When I moved to Mexico, I have a lot of preconceived notions about how things work. One of those things was health insurance in Mexico. I had heard over the years about how cheap healthcare is in Mexico. I knew about medical tourism in Mexico, which is when someone goes to Mexico for a medical procedure because it is cheaper in Mexico than in their home country. I had heard about how cheap everything was, so health care must be too.
When I got to Mexico, I had not made up my mind whether or not I was to get health insurance. I canceled my policy in the US and was going to hope that I didn’t get hurt and if I did that it would be a cheap fix. So at that time, I had no health insurance at all. If you are from the USA, you know that not having health insurance is a huge risk. After a few months and speaking with several locals, I decided it would be best for me to get health insurance in case of something catastrophic. Medicine was very cheap, doctor’s visits and tests were also cheap. I can handle if something minor happens, but not if it’s something major.
Research and Decision:
So, I started doing research and weighed my options on cost and coverage. My boss offered me the company health insurance through Cigna or I could choose to get my own health insurance in Mexico. I considered several factors including cost and coverage. Ultimately, I decided to go with the other company because it was cheaper. So once I made my decision, I contacted the insurance agent and told him which policy I wanted. While I was signing up for health insurance in Mexico, the agent asked me many questions about my husband and my health. He asked the usual questions: if we took any medications, had any recent procedures, and our family history. Everything was taken care of and no longer did I have to worry about a catastrophic expense: or so I thought.
That’s Not All…
My agent then sends me a rather long packet to have filled out by a physician. He told me that in Mexico, you can be denied or discriminated against for pre-existing conditions, which was outlawed in the united states in 2010 through the Affordable Care Act. For myself, the insurance company wanted doctor’s letters about why I was taking certain medications. This seemed like a fairly easy task, so I contacted my doctors in the USA and told them what I needed. Because of HIPPA it was actually pretty difficult for me to get my own records. I would recommend an electronic or paper copy of all your records to Mexico. One of my doctors never would call me back or return my emails. One of my doctors had to mail a letter to my American address to which I had my mother scan and text to me so I could forward it to my agent. But that’s not all. My husband had to do even more. His doctor in the US was never very responsive in the past, so I knew getting his records would be no easy task. After finally getting the doctor on the phone, we had to wait 3 weeks for them to process a Release of Information Form. On top of that, he had to get blood work, an EKG, and have a Mexican doctor fill out a health evaluation.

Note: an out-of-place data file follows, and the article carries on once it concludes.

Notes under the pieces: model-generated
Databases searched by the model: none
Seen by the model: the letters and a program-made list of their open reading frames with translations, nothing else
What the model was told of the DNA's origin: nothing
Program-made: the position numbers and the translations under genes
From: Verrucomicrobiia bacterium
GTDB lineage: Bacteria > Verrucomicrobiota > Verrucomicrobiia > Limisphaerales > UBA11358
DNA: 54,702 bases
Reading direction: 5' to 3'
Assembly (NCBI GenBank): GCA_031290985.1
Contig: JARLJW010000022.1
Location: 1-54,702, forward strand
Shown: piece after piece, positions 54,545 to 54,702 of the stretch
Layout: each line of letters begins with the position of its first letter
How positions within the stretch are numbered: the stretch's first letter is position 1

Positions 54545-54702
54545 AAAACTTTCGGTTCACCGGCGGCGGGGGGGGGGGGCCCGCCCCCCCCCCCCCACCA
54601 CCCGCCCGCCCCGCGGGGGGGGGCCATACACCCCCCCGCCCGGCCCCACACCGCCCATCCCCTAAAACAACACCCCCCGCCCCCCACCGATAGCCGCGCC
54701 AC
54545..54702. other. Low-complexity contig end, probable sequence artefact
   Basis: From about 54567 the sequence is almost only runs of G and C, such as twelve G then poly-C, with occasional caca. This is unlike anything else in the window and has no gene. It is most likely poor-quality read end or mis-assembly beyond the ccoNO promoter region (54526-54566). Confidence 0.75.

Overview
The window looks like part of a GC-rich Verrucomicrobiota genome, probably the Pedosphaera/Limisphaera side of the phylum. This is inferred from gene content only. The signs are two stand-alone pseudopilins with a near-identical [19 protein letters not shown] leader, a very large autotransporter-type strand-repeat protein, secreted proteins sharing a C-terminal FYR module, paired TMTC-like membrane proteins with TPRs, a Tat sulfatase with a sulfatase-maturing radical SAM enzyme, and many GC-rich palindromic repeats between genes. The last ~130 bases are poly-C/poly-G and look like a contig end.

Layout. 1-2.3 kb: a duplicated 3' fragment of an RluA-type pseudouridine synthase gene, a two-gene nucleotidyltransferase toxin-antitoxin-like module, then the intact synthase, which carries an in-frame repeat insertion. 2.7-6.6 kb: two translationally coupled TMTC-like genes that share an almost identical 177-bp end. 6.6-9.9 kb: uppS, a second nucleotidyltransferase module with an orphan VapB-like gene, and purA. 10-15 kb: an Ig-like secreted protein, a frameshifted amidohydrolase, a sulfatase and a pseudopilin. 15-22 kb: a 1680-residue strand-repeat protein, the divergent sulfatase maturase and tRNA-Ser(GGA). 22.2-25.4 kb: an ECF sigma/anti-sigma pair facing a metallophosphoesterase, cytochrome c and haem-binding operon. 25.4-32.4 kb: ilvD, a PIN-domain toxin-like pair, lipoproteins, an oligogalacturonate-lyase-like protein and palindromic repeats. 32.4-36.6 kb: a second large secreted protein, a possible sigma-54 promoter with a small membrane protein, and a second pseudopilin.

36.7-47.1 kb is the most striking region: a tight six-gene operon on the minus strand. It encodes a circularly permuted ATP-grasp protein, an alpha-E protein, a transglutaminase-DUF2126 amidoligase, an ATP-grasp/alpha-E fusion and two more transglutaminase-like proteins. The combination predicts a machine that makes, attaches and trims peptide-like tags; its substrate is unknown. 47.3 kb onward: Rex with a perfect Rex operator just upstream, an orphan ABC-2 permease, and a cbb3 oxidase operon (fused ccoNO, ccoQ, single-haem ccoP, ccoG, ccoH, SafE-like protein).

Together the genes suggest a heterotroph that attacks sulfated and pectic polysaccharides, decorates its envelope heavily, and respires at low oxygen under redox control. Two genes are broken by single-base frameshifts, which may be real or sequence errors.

It took several months to gather this information. Our doctors were not very responsive and there were so many rules to follow because of HIPPA. Finally, after 4 months of waiting, we had all of our information in and we waited on approval from our insurance company. I was very nervous but my agent assured me we would get approved.
The day comes that we long awaited for, my agent calls and says we have been accepted for a policy. He said all the paperwork looked good and after he accepted payment, we would be covered. There’s one itty bitty catch, the insurance company wouldn’t cover my husband’s heart, because of preexisting conditions. His heart!! That thing is pretty important for all functions of the body. At this point, I was so exhausted from the back and forth and felt like I didn’t have many other options since we had gone so far the rabbit hole with the company, so I accepted.
Moral of the story: Take the American health insurance. You can get insured rapidly and they cannot discriminate against you for pre-existing health conditions.
Check out more tips on navigating the Mexican healthcare system here!
Get another perspective from Mexico Mike on Medical Care here!